Covid-19 crisis hits Eskom in the pocket

Eskom and Transnet's ability to collect revenue would be severely hampered by the economic fallout of the coronavirus health crisis, Deputy Minister of Public Enterprises, Phumulo Masualle said on Wednesday

Masualle told the portfolio committee of public enterprises that the struggling power utility was weakened further by the shut down of the economy, which had seen companies close, and households and municipalities lose the ability to pay for power.

"The closing down of economic activity meant that the new challenge for Eskom would be the inability to raise revenue," he said.

Masualle said there was some consolation in the fact that Eskom had been able to use the lockdown, which started on 27 March, to perform more plant maintenance, meaning it would have greater capacity when the economy was reopened.

"I'm sure that we will have much better levels of energy availability going forward," he said.

Masualle said the crisis would impact all state-owned enterprises, and the government's efforts to turn these into viable, self-reliant enterprises, adding that Transnet was also of particular concern.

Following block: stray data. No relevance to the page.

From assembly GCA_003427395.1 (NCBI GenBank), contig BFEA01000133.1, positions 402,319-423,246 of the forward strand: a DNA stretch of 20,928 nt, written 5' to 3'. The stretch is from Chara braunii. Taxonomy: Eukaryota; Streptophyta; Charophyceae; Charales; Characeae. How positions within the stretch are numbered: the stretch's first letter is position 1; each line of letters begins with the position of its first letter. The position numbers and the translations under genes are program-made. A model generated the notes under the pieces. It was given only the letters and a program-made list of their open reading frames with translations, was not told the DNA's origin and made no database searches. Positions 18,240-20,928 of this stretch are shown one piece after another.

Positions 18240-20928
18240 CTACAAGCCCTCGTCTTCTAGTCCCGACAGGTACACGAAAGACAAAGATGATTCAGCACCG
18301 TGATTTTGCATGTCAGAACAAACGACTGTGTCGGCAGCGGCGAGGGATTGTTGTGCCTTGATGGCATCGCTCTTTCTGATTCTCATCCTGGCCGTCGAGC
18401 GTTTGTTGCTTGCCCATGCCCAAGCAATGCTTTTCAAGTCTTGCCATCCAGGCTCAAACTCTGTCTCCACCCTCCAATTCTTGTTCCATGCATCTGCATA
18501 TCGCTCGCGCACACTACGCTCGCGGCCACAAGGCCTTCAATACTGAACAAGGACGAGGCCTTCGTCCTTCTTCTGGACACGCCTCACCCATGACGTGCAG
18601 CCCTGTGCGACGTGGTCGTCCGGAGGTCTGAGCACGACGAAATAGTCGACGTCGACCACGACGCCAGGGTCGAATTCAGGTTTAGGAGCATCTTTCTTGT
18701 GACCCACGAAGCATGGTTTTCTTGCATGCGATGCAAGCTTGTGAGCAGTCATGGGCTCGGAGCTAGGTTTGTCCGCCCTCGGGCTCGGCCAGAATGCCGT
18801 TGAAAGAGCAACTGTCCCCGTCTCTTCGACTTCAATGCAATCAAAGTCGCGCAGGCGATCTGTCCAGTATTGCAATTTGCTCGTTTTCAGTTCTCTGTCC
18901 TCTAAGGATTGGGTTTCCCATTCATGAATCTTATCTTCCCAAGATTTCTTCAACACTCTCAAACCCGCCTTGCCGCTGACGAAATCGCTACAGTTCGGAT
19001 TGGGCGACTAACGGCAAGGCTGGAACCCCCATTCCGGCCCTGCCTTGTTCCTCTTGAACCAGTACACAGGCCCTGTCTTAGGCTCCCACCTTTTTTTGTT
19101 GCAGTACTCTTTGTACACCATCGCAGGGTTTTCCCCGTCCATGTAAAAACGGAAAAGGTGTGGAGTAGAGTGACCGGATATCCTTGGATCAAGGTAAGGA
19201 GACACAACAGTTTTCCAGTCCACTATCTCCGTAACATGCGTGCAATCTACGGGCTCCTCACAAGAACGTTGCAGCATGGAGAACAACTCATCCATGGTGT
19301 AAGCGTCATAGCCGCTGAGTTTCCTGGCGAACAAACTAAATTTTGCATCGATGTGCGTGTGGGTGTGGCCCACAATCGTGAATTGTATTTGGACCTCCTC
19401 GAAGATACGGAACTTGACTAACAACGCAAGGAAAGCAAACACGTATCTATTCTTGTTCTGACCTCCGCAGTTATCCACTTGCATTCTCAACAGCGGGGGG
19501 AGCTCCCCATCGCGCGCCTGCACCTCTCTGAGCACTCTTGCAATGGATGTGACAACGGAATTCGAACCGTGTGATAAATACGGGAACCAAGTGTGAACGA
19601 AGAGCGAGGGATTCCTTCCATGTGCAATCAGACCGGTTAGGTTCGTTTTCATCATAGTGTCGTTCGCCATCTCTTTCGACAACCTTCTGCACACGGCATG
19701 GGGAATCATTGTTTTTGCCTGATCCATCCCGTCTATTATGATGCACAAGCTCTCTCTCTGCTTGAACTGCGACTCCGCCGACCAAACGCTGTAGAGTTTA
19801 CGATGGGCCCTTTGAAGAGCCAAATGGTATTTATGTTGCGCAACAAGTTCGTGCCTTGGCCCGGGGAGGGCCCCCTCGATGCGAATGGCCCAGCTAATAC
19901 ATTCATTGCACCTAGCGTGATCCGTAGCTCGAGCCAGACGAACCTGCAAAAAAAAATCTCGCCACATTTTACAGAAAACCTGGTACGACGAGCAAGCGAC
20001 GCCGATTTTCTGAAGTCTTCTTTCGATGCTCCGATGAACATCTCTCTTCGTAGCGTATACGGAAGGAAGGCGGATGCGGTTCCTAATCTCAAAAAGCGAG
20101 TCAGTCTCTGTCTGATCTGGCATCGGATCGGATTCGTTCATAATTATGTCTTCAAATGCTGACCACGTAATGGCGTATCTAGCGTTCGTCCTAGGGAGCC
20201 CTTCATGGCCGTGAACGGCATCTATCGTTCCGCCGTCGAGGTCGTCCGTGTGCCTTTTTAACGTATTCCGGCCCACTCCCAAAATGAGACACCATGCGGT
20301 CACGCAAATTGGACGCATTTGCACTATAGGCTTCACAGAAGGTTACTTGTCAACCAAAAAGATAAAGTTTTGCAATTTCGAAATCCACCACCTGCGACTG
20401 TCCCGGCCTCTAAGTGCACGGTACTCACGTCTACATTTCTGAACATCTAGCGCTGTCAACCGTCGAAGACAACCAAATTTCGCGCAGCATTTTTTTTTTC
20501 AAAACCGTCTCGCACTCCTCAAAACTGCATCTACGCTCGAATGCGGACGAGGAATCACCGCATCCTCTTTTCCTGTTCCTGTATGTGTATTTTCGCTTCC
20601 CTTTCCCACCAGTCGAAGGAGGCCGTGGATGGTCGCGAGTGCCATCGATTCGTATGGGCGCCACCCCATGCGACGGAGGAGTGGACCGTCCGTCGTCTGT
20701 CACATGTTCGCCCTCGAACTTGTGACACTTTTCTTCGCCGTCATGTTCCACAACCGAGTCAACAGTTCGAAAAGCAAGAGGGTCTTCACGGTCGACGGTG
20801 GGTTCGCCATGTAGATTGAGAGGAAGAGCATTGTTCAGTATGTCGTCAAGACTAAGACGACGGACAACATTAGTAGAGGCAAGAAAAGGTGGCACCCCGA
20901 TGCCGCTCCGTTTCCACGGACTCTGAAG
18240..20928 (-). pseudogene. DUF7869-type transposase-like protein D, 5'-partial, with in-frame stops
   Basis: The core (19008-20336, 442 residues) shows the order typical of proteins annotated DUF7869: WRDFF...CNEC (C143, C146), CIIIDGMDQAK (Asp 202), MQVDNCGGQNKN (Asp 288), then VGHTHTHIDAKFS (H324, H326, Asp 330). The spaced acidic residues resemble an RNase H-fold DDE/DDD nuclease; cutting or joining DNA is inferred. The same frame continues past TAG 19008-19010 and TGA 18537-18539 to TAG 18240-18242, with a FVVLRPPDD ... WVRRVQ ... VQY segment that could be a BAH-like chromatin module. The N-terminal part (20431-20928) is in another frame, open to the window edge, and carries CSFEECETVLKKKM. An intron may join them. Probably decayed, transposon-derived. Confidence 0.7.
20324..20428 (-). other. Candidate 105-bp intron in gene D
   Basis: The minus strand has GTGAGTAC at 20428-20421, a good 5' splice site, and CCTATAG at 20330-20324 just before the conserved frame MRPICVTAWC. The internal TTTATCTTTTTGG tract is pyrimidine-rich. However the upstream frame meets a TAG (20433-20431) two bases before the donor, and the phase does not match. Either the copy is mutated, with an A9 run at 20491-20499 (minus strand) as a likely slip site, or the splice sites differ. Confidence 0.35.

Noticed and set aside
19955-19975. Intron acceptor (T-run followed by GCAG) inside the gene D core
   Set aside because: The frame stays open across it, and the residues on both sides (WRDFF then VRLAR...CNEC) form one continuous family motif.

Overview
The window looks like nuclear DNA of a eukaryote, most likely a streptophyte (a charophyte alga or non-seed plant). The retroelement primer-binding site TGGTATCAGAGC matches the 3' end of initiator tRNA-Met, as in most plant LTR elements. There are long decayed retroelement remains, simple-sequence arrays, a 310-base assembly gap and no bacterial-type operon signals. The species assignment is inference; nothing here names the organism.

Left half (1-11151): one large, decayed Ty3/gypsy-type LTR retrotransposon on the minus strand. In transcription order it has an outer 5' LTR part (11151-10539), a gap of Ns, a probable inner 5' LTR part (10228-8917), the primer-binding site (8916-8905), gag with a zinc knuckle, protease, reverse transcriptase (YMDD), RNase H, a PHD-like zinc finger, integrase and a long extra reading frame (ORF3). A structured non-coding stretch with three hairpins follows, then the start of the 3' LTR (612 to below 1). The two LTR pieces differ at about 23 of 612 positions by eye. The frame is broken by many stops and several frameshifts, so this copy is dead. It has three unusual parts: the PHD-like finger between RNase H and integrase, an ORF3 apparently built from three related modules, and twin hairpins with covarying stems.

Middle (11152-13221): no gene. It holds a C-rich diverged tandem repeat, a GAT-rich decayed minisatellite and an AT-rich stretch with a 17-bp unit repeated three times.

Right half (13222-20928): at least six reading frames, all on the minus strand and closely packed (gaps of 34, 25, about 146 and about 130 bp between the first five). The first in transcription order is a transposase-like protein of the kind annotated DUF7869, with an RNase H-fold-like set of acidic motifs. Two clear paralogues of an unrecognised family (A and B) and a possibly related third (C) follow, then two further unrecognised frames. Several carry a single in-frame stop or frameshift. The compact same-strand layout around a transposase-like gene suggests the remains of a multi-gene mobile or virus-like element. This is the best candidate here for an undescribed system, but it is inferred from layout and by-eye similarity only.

He said port closures and trade restrictions meant less cargo had been coming into the country, and that Transnet's fortunes would now depend on how the reopening of the economy was handled.

"The recovery is going to be one of those things I am looking at because it is not going to be at much speed, it is going to depend on how the opening up of the economy is going to proceed."

Masualle said the revised budget finance minister Tito Mboweni was expected to table in the near future would shed more light on how the department's strategy for state owned enterprises would proceed.

The existing blueprint and budget allocations were finalised last year and therefore did not factor in the impact of the global health crisis.